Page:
Ensure food, shelter, free journey home for migrant workers: SC
New Delhi: In a scathing indictment of the Centre's inadequate mechanism to deal with the unending migrant workers crisis, the Supreme Court of India on Thursday said: "Hard reality is that it's (a mechanism to deal with the migrant crisis) not there." As a bench of Justices Ashok Bhushan, SK Kaul and MR Shah presided over the suo motu case of the plight of stranded migrant workers, the top court also issued a slew of interim directions to protect the rights of migrant workers. The SC directed:
No fare should be charged from migrant workers, either travelling by train or bus and that rail costs must be borne by the states.
Migrant workers must be given food by the concerned state/UT at places that should be publicised and notified for the time they will be waiting to board their bus or train.
The migrant workers who are currently walking on roads must be immediately taken to shelters and be given food and all other facilities.
The originating state must provide food to migrant workers before the train journey and thereon the railways must provide food and water to migrant workers during their journey. Food and water must also be provided for bus journeys.
States shall oversee the registration process of migrant workers and must ensure that they are on their way to their home destination as soon as possible.
The Supreme Court's directions came after Solicitor-General Tushar Mehta repeatedly failed to answer questions on what mechanism had been put in place to ensure that food, water and shelter are being provided to stranded migrant workers. Before noting that there was no mechanism in place to deal with the crisis, the SC bench had asked S-G Mehta, "Look into the future. How much time do you need to shift the migrants to where they want to go? What will be the monitoring mechanism to ensure food and basic necessities are taken care of? It is not that the Government is doing nothing, but some concrete steps have to be taken."
The S-G did not directly answer the question as to how many migrant workers continue to wait to return home and neither did he answer repeated questions of how much time would be needed to shift migrant workers to where they want to go. S-G Mehta submitted that Shramik Special trains had been run from May 1 and that over 97 lakh migrant workers were shifted to their home states through these trains and bus services operated for shorter journeys.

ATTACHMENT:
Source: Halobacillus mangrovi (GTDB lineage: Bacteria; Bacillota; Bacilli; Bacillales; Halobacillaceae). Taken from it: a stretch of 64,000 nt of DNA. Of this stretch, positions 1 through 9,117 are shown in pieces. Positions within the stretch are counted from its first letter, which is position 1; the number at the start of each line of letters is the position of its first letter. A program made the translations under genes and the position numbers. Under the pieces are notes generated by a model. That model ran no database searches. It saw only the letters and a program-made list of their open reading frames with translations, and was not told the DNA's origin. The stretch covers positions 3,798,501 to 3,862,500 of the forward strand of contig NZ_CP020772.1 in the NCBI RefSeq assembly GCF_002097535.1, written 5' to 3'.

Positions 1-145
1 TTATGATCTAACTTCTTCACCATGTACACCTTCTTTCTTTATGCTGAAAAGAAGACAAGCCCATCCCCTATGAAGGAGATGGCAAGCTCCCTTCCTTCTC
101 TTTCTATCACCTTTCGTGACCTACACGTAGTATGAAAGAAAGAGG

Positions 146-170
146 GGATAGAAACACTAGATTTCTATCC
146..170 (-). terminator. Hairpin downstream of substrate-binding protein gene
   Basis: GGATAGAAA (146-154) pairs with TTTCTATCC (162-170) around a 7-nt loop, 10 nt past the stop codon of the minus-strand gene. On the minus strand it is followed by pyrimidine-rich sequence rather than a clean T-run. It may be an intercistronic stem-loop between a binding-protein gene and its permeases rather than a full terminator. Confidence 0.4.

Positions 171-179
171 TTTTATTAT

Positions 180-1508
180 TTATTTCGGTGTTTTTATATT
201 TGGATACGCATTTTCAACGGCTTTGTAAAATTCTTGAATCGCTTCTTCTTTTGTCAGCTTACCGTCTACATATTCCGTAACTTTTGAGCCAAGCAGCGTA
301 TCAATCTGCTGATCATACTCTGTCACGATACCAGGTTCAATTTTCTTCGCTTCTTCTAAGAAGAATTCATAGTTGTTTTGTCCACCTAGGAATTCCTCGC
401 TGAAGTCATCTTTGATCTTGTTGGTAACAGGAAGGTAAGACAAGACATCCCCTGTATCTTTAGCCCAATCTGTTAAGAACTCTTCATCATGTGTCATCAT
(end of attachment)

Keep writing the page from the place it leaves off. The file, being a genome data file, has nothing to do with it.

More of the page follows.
On questions of why food and water were not being provided in the Shramik trains, Mehta informed the court that the Railways was indeed providing food and that it had provided some 84 lakh meals in these trains since they started operations. When asked again as to how much time would be needed to send migrant workers back home, the S-G said, "States would be in a better position to estimate that". Facing a barrage of questions about measures that had been taken to deal with this crisis from the court, the S-G asked that he be allowed to file a more comprehensive reply, which he assured "would fully satisfy the court".
Late on Wednesday night, amid reports that thousands of migrant workers are not being provided basic meals on the Shramik trains and many having succumbed to exhaustion and lack of food and water, Railways officials had said that nine migrant workers had died on Shramik trains. They, however, did not elaborate on the cause of death and attributed it to illnesses they had before boarding the train. This also raised questions on the effectiveness of the screening process at railway stations, which is supposed to check for symptomatic passengers before they are allowed to board.
While pulling up the Centre and states during the hearing on Thursday, the court also noted that interstate-agreements to pay for migrant workers' rail fares was clearly not working out in many instances and reimbursement options are being implemented effectively only by Bihar, before suggesting that a uniform approach to deciding on these fares is the need of the hour.
The court also asked whether migrant workers are informed or whether the Centre is aware of how much time it will take for migrant workers to reach their homes after they register, to which the S-G again said he would file a detailed reply, which would give the court an entire "larger picture" of the situation when read together with the states' affidavits. While some states had filed their affidavits on Thursday, many had not and the SC noted that states and the Centre would need more time to file their replies in the matter.
As the S-G mentioned that the Centre would need at least 10 days to file the reply, the court posted the matter next for June 5. Senior advocates Indira Jaising and Kapil Sibal also made their submission to the court. While Jaising sought for more trains to be run to expedite the process, Sibal pointed out that the Centre had not bothered to set minimum standards for shelter, food, drinking water and medical facilities as mandated by the Disaster Management Act, which was why migrant workers were being forced to set out on foot.
S-G Mehta, however, maintained that "local instigations" were reasons for migrant workers wanting to leave for their homes and that after every migrant had been identified to be walking on highways they had been shifted to shelter homes. However, the court pointed out that "they are still walking" and asked, "How are you ensuring food reaches them?"